Chicago politician ‘pays off the police’ is protected by cops in shooting and is accused of covering up the fact

A prominent Chicago Democrat who has spoken out against ‘institutional racism’ in policing and worked to embezzle money from law enforcement has claimed she was the victim of a carjacking and of a shooting involving his security detail late last month – an incident that just became public on Wednesday.

Two men allegedly attempted to hijack a member of Cook County Council Speaker Toni Preckwinkle’s security detail outside his Hyde Park home on September 27, according to ABC7 Chicago. On Wednesday afternoon, Preckwinkle brought up the subject for the first time, despite not being injured in the encounter. Republican Cook County Commissioner Sean Morrison told Fox News that commissioners regularly receive alerts for major and minor crime and violence in the area, but this incident has been kept secret. He suggested Preckwinkle may have covered up the incident. He also has

The incident reportedly happened in September, but was not made public until Wednesday, October 6. Two suspects allegedly tried to hijack Preckwinkle’s security car outside his home in Hyde Park on September 27.

Preckwinkle was uninjured and was not in the vehicle when it happened, but the incident shook neighbors. Preckwinkle first addressed the situation nearly a week after it happened.

He suggested Preckwinkle may have covered up the incident. He also suggested it was hypocritical of Preckwinkle to criticize the police while maintaining his own security details. During a budget briefing on October 7, Preckwinkle said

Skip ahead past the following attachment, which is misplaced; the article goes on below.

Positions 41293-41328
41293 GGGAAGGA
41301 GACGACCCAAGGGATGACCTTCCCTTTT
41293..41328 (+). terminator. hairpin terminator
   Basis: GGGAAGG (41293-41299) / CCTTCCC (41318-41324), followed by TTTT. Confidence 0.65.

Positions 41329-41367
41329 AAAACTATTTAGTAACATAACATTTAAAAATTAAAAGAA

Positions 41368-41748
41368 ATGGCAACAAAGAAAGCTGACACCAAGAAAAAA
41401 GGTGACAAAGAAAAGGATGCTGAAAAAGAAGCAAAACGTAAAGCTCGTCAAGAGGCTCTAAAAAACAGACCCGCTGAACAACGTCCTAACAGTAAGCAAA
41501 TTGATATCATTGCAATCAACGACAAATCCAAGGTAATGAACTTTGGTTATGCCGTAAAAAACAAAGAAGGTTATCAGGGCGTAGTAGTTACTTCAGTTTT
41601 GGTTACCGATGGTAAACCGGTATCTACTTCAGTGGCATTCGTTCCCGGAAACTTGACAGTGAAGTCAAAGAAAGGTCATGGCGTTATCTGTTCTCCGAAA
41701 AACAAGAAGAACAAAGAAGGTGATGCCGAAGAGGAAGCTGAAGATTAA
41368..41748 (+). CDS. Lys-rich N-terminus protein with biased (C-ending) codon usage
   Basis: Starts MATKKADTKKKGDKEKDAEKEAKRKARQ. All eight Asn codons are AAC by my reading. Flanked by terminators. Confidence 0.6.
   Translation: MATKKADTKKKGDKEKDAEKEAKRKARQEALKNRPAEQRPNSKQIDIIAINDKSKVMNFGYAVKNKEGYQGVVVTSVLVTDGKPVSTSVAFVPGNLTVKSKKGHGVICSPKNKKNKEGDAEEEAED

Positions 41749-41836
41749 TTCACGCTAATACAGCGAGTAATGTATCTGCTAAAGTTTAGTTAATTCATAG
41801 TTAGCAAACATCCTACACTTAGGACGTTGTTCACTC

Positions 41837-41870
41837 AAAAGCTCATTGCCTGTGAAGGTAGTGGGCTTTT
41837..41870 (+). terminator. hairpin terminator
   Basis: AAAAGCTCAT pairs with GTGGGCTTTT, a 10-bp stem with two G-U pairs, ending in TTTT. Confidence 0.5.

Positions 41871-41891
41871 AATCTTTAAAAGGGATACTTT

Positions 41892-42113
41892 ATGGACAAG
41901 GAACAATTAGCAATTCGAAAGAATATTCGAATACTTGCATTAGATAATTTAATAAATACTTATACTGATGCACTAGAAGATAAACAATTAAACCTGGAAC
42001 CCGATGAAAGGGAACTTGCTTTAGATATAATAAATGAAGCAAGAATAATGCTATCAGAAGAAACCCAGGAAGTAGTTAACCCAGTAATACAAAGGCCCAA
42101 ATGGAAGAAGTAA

Republican Cook County Commissioner Sean Morrison told Fox News that commissioners regularly receive alerts for major and minor crime and violence in the area, but that incident was kept under wraps.

In a forthcoming study, Rob Gillezeau, a professor and researcher, has concluded that from the 1950s to the 1980s, the ability of the police to bargain collectively led to a substantial increase in police killings of civilians, with a greater impact important on people of color. “With the caveat that this is very early work,” Gillezeau wrote on Twitter on May 30, “it appears collective bargaining rights are being used to protect officers’ ability to discriminate in the disproportionate use of force against the non-white population.”

Other studies have found that many existing mechanisms for disciplining the police are ineffective. WBEZ, a Chicago radio station, found that between 2007 and 2015, the Chicago Independent Police Review Authority investigated four hundred police shootings and found officers justified in all but two incidents. . Since 2012, when Minneapolis replaced its civilian review board with a police conduct review office, the public has filed more than 2,600 conduct complaints, but only 12 have resulted in a police officer being disciplined. Most severe penalty: a suspension of forty hours. When the St. Paul Pioneer Press reviewed appeals involving dismissals from 2014 to 2019, it found that arbitrators ruled in favor of fired police and corrections officers and ordered that they be reinstated forty-six percent of the time. (Non-law enforcement workers have been reinstated at a similar rate.) For those demanding more accountability, a major hurdle is that disciplinary action is often overturned if an arbitrator finds that the sanction imposed by the department is more severe than it was in a similar case. , previous case – it does not matter if the punishment in the previous case seemed much too lenient.

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  • Chicago politician ‘pays off the police’ is protected by cops in shooting and is accused of covering up the fact
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